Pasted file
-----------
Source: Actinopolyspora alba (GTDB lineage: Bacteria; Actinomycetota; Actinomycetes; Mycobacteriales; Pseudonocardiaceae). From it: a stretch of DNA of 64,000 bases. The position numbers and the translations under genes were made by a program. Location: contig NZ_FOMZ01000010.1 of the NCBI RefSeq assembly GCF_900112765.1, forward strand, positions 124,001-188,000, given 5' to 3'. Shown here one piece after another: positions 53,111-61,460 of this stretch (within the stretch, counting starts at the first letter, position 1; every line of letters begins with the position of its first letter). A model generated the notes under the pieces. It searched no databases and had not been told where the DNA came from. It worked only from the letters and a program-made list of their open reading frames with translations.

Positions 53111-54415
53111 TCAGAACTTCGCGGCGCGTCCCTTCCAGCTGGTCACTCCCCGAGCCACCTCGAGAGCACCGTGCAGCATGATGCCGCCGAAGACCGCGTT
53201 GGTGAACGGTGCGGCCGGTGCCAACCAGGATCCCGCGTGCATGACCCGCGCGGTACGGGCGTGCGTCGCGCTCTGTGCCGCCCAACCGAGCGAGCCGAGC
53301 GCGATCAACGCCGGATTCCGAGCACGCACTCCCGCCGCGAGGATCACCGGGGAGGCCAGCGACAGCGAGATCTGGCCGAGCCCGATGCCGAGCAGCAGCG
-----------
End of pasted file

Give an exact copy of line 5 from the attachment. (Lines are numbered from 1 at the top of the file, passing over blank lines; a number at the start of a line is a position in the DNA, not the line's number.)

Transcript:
53301 GCGATCAACGCCGGATTCCGAGCACGCACTCCCGCCGCGAGGATCACCGGGGAGGCCAGCGACAGCGAGATCTGGCCGAGCCCGATGCCGAGCAGCAGCG